To the Foreign Missionary Association of the Hamilton Literary and Theological Institution, N. Y.
DEAR BRETHREN: Yours of November last, from the pen of your Corresponding Secretary, Mr. William Dean, is before me. It is one of the few letters that I feel called upon to answer, for you ask my advice on several important points. There is, also, in the sentiments you express, something so congenial to my own, that I feel my heart knit to the members of your association, and instead of commonplace reply, am desirous of setting down a few items which may be profitable to you in your future course. Brief items they must be, for want of time forbids my expatiating.
In commencing my remarks, I take you as you are. You are contemplating a missionary life.
First, then, let it be a missionary life; that is, come out for life, and not for a limited term. Do not fancy that you have a true missionary spirit, while you are intending all along to leave the heathen soon after acquiring their language. Leave them! for what? To spend the rest of your days in enjoying the ease and plenty of your native land?
Secondly. In choosing a companion for life, have particular regard to a good constitution, and not wantonly, or without good cause, bring a burden on yourselves and the mission.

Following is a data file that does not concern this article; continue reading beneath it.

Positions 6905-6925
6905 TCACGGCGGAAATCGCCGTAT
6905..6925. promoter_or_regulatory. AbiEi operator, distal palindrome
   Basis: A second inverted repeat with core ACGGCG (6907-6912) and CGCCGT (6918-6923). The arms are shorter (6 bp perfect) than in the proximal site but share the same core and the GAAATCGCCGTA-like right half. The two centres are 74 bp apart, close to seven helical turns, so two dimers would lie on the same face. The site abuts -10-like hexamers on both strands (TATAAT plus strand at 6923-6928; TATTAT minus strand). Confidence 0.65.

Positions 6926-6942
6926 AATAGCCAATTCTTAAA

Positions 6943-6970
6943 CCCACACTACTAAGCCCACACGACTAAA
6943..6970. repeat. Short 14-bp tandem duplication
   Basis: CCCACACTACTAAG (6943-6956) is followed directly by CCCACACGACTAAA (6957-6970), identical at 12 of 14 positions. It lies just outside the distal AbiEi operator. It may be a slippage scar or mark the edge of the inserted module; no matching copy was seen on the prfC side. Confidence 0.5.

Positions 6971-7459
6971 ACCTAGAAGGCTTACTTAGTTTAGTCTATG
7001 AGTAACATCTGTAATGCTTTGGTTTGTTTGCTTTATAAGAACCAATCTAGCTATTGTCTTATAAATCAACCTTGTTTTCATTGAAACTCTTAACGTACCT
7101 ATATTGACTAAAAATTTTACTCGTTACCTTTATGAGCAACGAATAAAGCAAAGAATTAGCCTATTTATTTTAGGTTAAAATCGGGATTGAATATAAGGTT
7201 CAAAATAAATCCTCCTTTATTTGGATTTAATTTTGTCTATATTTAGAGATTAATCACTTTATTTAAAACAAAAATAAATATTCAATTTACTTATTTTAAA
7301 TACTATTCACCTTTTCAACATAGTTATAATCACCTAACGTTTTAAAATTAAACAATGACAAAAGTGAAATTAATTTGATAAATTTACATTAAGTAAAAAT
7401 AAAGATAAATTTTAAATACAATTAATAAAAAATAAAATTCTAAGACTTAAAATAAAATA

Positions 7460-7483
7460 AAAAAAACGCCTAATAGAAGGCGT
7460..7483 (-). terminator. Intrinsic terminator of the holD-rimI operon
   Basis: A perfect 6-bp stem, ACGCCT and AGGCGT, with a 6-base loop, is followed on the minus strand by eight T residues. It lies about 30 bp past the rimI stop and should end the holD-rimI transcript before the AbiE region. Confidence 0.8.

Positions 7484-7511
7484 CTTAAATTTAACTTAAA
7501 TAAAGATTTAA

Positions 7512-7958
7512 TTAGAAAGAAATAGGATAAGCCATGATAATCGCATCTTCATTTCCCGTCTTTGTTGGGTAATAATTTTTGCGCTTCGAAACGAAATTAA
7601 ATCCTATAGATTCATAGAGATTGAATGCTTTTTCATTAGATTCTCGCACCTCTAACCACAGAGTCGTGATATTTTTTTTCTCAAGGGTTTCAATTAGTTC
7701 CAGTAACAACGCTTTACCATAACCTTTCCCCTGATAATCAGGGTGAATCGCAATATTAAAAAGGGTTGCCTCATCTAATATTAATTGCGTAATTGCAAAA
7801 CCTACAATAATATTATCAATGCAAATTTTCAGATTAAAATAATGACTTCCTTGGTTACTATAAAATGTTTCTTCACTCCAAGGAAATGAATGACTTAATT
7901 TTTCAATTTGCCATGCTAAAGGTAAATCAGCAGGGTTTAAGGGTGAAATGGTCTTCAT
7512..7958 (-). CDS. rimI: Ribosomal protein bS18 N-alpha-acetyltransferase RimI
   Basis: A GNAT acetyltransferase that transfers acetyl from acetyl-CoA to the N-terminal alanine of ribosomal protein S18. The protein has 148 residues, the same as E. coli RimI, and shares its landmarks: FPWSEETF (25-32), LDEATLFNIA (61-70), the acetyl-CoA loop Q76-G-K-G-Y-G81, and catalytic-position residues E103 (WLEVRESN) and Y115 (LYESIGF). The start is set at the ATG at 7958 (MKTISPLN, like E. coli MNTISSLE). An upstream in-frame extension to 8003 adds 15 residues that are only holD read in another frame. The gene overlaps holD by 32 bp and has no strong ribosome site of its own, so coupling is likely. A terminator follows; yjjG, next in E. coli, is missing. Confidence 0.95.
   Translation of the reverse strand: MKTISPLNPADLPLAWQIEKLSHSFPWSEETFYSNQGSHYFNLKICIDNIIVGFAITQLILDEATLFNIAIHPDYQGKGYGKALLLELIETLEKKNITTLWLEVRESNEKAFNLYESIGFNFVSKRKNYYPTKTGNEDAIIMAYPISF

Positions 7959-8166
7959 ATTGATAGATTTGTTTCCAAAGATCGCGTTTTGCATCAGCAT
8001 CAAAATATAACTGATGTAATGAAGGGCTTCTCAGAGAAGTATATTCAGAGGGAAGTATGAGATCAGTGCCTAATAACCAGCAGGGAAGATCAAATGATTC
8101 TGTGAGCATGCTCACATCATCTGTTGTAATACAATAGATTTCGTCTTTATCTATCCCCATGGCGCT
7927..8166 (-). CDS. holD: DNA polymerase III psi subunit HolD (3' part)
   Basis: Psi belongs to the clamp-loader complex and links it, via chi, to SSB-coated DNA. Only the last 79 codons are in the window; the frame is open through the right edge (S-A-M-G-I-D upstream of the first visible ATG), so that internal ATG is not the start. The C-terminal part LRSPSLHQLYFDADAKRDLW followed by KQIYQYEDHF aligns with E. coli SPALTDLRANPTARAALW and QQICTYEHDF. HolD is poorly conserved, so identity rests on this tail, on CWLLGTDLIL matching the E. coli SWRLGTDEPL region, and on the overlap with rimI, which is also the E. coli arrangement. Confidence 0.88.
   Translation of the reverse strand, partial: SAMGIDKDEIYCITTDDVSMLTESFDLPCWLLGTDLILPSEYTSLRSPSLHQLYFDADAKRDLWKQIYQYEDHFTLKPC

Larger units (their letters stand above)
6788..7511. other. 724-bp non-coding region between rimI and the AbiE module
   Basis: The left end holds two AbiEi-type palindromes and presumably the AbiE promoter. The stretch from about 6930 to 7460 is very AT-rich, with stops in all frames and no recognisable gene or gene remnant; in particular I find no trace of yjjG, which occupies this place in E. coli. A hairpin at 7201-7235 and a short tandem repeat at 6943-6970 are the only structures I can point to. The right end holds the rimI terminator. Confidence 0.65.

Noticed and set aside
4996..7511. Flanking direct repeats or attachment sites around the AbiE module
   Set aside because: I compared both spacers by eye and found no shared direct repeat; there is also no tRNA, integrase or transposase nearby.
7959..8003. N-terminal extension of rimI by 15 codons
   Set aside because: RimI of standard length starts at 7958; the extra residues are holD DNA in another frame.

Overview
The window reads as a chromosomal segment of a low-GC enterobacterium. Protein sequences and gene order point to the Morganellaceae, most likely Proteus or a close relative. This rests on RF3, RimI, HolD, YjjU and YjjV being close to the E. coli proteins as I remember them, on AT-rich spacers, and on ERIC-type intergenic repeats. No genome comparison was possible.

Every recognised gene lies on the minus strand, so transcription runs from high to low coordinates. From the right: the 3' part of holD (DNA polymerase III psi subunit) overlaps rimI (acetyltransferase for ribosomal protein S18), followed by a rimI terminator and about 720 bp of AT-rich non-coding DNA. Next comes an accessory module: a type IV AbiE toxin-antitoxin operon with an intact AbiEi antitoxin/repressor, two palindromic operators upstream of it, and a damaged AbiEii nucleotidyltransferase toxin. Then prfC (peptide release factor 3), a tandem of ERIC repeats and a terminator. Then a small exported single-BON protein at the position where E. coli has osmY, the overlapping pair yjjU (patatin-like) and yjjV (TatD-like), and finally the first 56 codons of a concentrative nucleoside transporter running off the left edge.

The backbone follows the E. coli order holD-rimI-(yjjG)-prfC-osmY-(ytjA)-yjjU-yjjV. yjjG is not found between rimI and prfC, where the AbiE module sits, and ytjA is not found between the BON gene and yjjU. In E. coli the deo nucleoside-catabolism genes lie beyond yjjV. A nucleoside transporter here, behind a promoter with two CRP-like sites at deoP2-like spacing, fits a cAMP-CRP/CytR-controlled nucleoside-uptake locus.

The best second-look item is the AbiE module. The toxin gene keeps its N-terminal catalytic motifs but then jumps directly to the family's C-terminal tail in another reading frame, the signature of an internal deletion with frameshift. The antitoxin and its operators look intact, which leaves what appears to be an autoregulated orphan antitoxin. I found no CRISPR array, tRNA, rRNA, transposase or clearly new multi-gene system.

Thirdly. Be not ravenous to do good on board ship. Missionaries have frequently done more hurt than good, by injudicious zeal, during their passage out.
Fourthly. Take care that the attention you receive at home, the unfavorable circumstances in which you will be placed on board ship, and the unmissionary examples you may possibly meet with at some missionary stations, do not transform you from living missionaries to mere skeletons before you reach the place of your destination. It may be profitable to bear in mind, that a large proportion of those who come out on a mission to the East die within five years after leaving their native land. Walk softly, therefore; death is narrowly watching your steps.
Fifthly. Beware of the reaction which will take place soon after reaching your field of labor. There you will perhaps find native Christians, of whose merits or demerits you can not judge correctly without some familiar acquaintance with their language. Some appearances will combine to disappoint and disgust you. You will meet with disappointments and discouragements, of which it is impossible to form a correct idea from written accounts, and which will lead you, at first, almost to regret that you have embarked in the cause. You will see men and women whom you have been accustomed to view through a telescope some thousands of miles long. Such an instrument is apt to magnify. Beware, therefore, of the reaction you will experience from a combination of all these causes, lest you become disheartened at commencing your work, or take up a prejudice against some persons and places, which will embitter all your future lives.